The era of wireless earbuds is truly upon us, and as consumers we are certainly spoilt for choice in the market. But which product is worthy of our hard earn cash remains the big question.
At DigitalReviews, we are grateful to Jabra for providing a review unit of the Jabra Elite 65t. Whilst the Jabra Elite 65t is some 18 months old, with the recent announcement of the brand new Elite 75t, DigitalReviews will be looking at both models back to back.
I will be the first to put my hand up and say I have for a long time avoided earbuds. I put it down to my aversion to ill-fitting earbuds of yesteryears where they would refuse to sit well in my ear. In recent times I have largely defaulted to over the ears cans although I am still on a quest for one that is comfortable for me to wear for extended periods.
Unlike Apple’s Airpods which was relentlessly mocked for its close resemblance to a particular feminine hygiene product, the Jabra Elite 65t makes no such faux pas in the design. The Jabra Elite 65t noticeably does not come in white or gloss white, instead it is available in Titanium Black, Copper Black or Gold Beige. In a way they look like little snails, in a very minimalist design which personally I find more appealing than the Apple brethren.
Jabra did not skimp on the packaging either, with a card outer sleeve, a main box that slides out sideways to reveal the two ear pieces nestled in separate plastic beds. It is a premium look for a premium product.
The left ear piece weighs in at 5.8g, and the right one which handles all the Bluetooth connections comes in at 6.5g. They can be a little slippery to handle but once they are in place, they feel remarkably secure.
When you first get started, the Jabra Elite 65t has a voice guidance for setting up your first Bluetooth connection. As expected this was done painlessly and I was able to pair the 65t to both my mobile and my laptop in quick succession. The 65t can maintain two active Bluetooth connections at the same time, and the ability to pair up to eight devices.
The Jabra Elite 65t automatically turns on when they are removed from their charging case, conversely they turn themselves off when put back into the case. It is a nice touch particularly for the forgetful people. The pairing time between removal from case to ready to use is remarkably quick. Generally by the time I have both earbuds in place, I would just catch the message telling me that it is connected.
Jabra provides a free app called Sounds+ available from your respective app store. This is highly recommended as it features a full manual for the device, choice of voice assistant (phone default or Alexa) sound profiles and equaliser amongst other settings. More importantly it allows control of HearThrough and Sidetone which I will cover more in detail later in this article. Firmware updates are also made available via the app.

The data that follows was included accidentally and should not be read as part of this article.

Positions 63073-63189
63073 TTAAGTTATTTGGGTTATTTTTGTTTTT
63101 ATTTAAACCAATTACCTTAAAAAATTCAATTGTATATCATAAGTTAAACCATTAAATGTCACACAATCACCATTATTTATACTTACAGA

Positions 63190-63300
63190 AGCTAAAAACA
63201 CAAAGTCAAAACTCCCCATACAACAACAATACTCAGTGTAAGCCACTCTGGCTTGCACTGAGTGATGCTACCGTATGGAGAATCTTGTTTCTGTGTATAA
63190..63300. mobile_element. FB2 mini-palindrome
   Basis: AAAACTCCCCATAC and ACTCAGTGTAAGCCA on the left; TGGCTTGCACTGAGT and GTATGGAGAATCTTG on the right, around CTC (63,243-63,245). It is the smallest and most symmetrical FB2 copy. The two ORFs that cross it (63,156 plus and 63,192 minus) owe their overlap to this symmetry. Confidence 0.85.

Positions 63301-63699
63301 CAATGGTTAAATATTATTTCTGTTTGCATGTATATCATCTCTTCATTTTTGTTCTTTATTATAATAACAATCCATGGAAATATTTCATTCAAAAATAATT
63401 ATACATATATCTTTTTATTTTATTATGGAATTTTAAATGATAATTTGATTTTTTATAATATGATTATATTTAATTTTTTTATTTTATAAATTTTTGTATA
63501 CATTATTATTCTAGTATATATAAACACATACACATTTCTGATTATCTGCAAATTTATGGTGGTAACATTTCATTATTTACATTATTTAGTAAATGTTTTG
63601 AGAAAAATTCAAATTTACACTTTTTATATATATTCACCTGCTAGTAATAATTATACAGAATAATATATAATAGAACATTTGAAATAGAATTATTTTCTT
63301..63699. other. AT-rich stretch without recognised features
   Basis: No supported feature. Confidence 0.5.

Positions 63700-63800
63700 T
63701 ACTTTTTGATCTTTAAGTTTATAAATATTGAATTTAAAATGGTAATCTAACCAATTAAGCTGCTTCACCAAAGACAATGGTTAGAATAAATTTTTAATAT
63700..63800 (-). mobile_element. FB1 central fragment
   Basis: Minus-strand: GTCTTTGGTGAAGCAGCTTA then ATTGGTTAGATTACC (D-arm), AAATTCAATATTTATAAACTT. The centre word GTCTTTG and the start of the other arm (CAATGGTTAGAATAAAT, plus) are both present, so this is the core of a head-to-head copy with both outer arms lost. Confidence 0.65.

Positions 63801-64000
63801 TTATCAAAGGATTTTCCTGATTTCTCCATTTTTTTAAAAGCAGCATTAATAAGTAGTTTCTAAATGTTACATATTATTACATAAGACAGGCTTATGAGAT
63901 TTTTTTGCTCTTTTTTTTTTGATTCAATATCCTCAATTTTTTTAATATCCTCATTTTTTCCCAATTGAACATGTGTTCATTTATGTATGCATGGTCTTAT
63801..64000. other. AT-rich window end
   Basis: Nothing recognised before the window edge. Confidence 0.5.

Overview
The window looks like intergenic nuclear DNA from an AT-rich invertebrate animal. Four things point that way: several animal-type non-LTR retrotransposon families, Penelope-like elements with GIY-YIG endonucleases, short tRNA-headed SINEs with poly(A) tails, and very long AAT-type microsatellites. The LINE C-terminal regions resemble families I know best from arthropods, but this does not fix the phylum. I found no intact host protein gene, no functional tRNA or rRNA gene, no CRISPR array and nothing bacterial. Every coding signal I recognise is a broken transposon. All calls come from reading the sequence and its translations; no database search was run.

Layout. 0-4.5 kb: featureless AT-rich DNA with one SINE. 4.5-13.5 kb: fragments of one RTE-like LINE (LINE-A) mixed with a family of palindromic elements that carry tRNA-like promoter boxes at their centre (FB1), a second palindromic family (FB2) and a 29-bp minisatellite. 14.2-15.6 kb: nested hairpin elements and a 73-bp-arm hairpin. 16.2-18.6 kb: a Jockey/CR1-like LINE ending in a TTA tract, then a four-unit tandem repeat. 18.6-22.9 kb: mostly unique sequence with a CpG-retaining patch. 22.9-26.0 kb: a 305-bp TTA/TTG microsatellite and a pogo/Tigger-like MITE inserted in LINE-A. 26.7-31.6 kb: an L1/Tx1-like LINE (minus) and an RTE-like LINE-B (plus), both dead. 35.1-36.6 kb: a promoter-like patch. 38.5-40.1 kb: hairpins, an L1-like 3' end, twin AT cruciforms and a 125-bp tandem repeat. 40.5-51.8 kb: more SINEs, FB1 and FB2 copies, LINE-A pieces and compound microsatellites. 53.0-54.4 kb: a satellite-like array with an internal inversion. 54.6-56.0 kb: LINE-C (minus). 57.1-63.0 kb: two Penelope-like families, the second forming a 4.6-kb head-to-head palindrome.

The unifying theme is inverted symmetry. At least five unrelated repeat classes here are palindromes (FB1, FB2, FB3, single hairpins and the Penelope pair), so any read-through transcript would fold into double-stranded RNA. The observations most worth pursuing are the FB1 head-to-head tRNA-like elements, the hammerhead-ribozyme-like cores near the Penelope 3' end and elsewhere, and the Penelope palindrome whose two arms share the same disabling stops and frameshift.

Being a geek the first thing I did was to check for a firmware update, which took about 20 minutes to download and flash. I am going to chalk the lengthy download time to the absolutely awful network I was on at the time. The app guides you through the process and it recommends to not use the device during the download phase to keep down time to a minimal. The actual firmware upgrade process is done with the ear buds back in its charging case, with the LED pulsing rapidly in purple until the process is completed quite a few minutes later. Despite the time it took, the process was completely painless. With the earbuds running the latest firmware, I was ready to rock.
As mentioned earlier, the left and right earbuds are of slightly different weights. The right earbud houses a single button that can answer and terminate calls, play/pause music, activate your choice of voice assistant or power button by either a short or long press. It is also responsible for all the Bluetooth connections. The left earbud houses a rocker for volume and track control, again either by a short or long press.
The Jabra Elite 65t features 4-microphone technology. The marketing says the MEMS analogue microphones provide a beam-forming direction field, letting in audio from only one direction. In plainspeakese, these are Micro-Electro-Mechanical Systems (miniaturised mechanical and electro-mechanical elements) with directional pick up to reduce background noise. The microphone tip features a 30 degree curved design with perforations, which according to Jabra is optimised for acoustic performance and wind flow around the microphone tip. Drawing on my background in fluid dynamics, I am going to file that straight into marketing material and say there is some software magic in the background doing some heavy lifting.
Just how well earbuds fit and how secure they are in my ear is always a concern. I was pleased to see that the 65t fits well in my ear and stays there, even through walking, running, talking and (yes it had to be done) eating. There was never a danger of them falling out, or perceived to feel they aren’t seated in place properly. They are rated to last five hours between charges, and it came pretty close to it during one of my many long coding sessions with my colleagues. The sound is crystal clear for voice calls, and it was obvious that I was not talking directly into my phone.